Kala Singh was also fed Bukki by his landlords, while making him work in their fields. One day, while spraying pesticide, he got poisoned by it and had to be hospitalized. Kala Singh alleges that this made his landlords so angry that they got him arrested by the Police in a case of theft. “My landlord came drunk to my house and beat me up, while the Police looked on,” says Kala Singh.

There are many instances when such beatings turn fatal. 22-year-old Jarnail Singh of Khadiyal village in Sangrur district was allegedly beaten to death by his two landlords in November this year after he failed to turn up for work. His family members say that he was down with fever. According to them, Jarnail Singh’s landlords forcibly took him, as he lay feverish on his bed, to work in the fields. “A few hours later, they came home, telling us that Jarnail Singh had been poisoned while spraying pesticide in the fields. His landlords offered us one lakh rupees, urging us not to send his body for postmortem,” alleges a family member. After labour activists staged a dharna, the Police finally arrested the two accused on November 30.

Assembly elections are due in Punjab early next year and currently, the Punjab Chief Minister is busy touring the state, portraying it as a prosperous state where every household is able to dole out sarson da saag and makki ki roti for guests. The time has come now to look behind the facade of green revolution and ensure equal economic and social equations for all. Otherwise it would seem that the government itself is high on the husk of power.

(This report first appeared in The Sunday Indian).

Saturday, December 02, 2006

Punjab: A Bihar in Making?

In Punjab’s Malwa region, upper caste landlords are creating ‘Ranvir Senas’ in response to the growing Dalit assertion.

The first telltale signs of the growing class divide in Punjab are evident in the office of the CPI-ML in the Mansa district. In the courtyard, many Nihang Sikhs, dressed in their traditional attire, are listening to their first discourse on Marx.
All of them are lower castes. “We have told them that instead of fighting for Gurudwaras, they must fight for their own lot,” says Bhagwant Singh Samaon, a CPI-ML activist.

A few miles away, a caste cauldron is simmering in the Bhurj-Jabbar village. Groups of upper-caste Jat landlords stand outside their pucca houses, waiting for news from the court. Seven Jat boys from the village stand trial for attacking and badly mutilating Bant Singh, a 40-year-old Dalit, in January this year. He lost his two arms and a leg in the attack.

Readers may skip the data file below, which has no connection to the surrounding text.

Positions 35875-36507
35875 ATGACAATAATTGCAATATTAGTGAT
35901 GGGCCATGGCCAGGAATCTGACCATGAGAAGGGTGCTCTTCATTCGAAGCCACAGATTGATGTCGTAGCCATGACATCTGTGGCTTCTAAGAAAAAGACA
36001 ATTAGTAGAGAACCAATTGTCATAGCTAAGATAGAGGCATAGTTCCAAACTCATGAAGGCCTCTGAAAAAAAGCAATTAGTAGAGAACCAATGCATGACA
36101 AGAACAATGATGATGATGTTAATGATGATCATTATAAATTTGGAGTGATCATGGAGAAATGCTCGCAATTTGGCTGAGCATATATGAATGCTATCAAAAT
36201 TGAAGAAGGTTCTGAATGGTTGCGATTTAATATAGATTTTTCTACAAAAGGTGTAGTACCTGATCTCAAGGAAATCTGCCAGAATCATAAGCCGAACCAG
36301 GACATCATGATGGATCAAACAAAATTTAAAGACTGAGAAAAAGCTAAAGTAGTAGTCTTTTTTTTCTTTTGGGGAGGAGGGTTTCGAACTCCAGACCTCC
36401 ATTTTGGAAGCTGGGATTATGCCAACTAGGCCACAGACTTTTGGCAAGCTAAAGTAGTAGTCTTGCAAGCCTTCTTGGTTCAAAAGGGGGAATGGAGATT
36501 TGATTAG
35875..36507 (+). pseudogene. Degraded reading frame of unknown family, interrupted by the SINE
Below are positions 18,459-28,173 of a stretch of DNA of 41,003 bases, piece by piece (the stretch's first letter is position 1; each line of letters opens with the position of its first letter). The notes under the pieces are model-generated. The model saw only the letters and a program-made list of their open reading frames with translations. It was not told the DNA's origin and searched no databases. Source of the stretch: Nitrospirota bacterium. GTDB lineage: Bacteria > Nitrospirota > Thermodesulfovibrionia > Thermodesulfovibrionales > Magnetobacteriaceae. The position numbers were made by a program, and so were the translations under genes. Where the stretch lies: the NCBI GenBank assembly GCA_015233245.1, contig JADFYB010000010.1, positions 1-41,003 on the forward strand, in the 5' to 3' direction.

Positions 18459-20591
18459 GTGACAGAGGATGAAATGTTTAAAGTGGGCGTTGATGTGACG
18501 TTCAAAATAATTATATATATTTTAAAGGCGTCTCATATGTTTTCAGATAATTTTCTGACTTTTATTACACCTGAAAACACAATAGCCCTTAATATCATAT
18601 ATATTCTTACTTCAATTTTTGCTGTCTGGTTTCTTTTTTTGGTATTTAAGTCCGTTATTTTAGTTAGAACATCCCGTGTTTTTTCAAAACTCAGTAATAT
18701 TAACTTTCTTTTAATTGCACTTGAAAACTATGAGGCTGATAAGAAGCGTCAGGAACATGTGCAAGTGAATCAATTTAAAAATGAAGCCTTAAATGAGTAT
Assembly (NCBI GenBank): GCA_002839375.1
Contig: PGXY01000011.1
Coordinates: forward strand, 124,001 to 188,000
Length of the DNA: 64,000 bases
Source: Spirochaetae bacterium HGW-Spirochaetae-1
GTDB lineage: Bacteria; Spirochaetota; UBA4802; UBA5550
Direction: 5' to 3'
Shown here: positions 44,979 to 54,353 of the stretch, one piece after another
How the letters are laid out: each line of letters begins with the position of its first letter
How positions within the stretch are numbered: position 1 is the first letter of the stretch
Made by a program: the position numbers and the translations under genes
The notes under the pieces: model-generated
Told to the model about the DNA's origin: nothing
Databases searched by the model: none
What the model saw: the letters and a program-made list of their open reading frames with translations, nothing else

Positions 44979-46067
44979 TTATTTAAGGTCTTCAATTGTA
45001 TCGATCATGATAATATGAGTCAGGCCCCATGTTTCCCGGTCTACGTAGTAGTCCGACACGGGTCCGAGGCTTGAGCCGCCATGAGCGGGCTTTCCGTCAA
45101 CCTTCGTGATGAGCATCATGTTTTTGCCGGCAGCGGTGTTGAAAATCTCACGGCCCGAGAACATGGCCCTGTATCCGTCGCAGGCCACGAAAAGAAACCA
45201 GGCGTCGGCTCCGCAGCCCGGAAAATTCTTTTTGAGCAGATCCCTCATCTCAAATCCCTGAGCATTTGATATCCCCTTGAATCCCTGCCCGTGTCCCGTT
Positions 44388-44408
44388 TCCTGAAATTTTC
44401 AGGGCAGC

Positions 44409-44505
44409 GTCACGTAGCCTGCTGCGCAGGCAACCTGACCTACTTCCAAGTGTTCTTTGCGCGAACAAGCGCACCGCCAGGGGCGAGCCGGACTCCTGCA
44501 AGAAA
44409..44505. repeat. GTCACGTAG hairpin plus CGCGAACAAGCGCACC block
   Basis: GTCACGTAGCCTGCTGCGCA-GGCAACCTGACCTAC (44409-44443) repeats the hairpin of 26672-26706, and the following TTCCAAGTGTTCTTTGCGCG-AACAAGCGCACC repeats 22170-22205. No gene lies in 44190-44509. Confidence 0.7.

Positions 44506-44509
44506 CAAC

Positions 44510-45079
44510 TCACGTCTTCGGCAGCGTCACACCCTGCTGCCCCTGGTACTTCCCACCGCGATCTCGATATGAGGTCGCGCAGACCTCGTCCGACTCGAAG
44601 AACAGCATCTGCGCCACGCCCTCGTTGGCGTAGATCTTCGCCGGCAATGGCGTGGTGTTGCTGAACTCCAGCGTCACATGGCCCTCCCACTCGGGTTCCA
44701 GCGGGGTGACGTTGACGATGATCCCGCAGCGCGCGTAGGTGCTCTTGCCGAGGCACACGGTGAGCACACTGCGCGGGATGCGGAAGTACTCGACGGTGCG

The news finally arrives in the village. For 3.5 hours, in front of the judge, Bant Singh narrated the sequence of the attack on him and identified his attackers. The final judgement of this case, as per Bant Singh’s lawyer, is expected by December 25.

“Our boys have been falsely implicated in the case,” says Sukhwinder Kaur, whose two sons are among the accused. A former village sarpanch, Sukhwinder Kaur’s husband is the current sarpanch from the Congress party. In the courtyard, the eldest son Yadavinder Singh’s three children are playing hide and seek. Holding her younger son’s photograph in her hands, she asks: “Does he look like a murderer? He was about to get engaged.”
On a string cot, in front of her, sits Amrik Singh, whose two sons have also been arrested in the case. “It is all being done at the behest of the liberation guys (CPI-ML activists). They are trying to mobilize Dalits against us. They are poisoning their minds,” he says. Ask him about the attack and he goes silent for a while and then whispers, “ It is not an act against Dalits. It is a case of personal enemity. Bant Singh had a series of fights with our boys. And some of them hit him back.” How many of them? “Only four, I swear. Three of them are innocent. They have been dragged into this.” And does those four include his sons? Another bout of silence. And then another whisper. “Yes, my younger son.”